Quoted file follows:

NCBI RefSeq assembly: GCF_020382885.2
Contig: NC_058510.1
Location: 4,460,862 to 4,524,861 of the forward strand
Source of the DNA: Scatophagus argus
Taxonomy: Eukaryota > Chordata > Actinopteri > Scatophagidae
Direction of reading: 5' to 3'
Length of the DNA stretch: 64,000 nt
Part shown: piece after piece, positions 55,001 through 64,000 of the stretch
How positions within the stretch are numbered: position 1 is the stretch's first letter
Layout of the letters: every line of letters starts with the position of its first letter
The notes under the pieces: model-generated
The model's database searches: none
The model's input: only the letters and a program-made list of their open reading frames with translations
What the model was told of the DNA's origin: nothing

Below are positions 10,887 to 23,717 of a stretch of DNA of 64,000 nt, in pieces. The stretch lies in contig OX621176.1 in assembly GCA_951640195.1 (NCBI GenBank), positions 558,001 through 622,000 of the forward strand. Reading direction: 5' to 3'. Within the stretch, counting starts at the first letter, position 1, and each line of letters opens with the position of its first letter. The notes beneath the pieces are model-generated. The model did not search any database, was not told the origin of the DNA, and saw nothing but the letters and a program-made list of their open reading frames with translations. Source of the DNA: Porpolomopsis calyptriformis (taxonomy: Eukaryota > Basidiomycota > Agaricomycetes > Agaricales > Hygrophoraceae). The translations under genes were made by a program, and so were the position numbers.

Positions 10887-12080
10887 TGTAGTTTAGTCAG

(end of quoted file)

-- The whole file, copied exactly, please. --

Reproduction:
NCBI RefSeq assembly: GCF_020382885.2
Contig: NC_058510.1
Location: 4,460,862 to 4,524,861 of the forward strand
Source of the DNA: Scatophagus argus
Taxonomy: Eukaryota > Chordata > Actinopteri > Scatophagidae
Direction of reading: 5' to 3'
Length of the DNA stretch: 64,000 nt
Part shown: piece after piece, positions 55,001 through 64,000 of the stretch
How positions within the stretch are numbered: position 1 is the stretch's first letter
Layout of the letters: every line of letters starts with the position of its first letter
The notes under the pieces: model-generated
The model's database searches: none
The model's input: only the letters and a program-made list of their open reading frames with translations
What the model was told of the DNA's origin: nothing

Below are positions 10,887 to 23,717 of a stretch of DNA of 64,000 nt, in pieces. The stretch lies in contig OX621176.1 in assembly GCA_951640195.1 (NCBI GenBank), positions 558,001 through 622,000 of the forward strand. Reading direction: 5' to 3'. Within the stretch, counting starts at the first letter, position 1, and each line of letters opens with the position of its first letter. The notes beneath the pieces are model-generated. The model did not search any database, was not told the origin of the DNA, and saw nothing but the letters and a program-made list of their open reading frames with translations. Source of the DNA: Porpolomopsis calyptriformis (taxonomy: Eukaryota > Basidiomycota > Agaricomycetes > Agaricales > Hygrophoraceae). The translations under genes were made by a program, and so were the position numbers.

Positions 10887-12080
10887 TGTAGTTTAGTCAG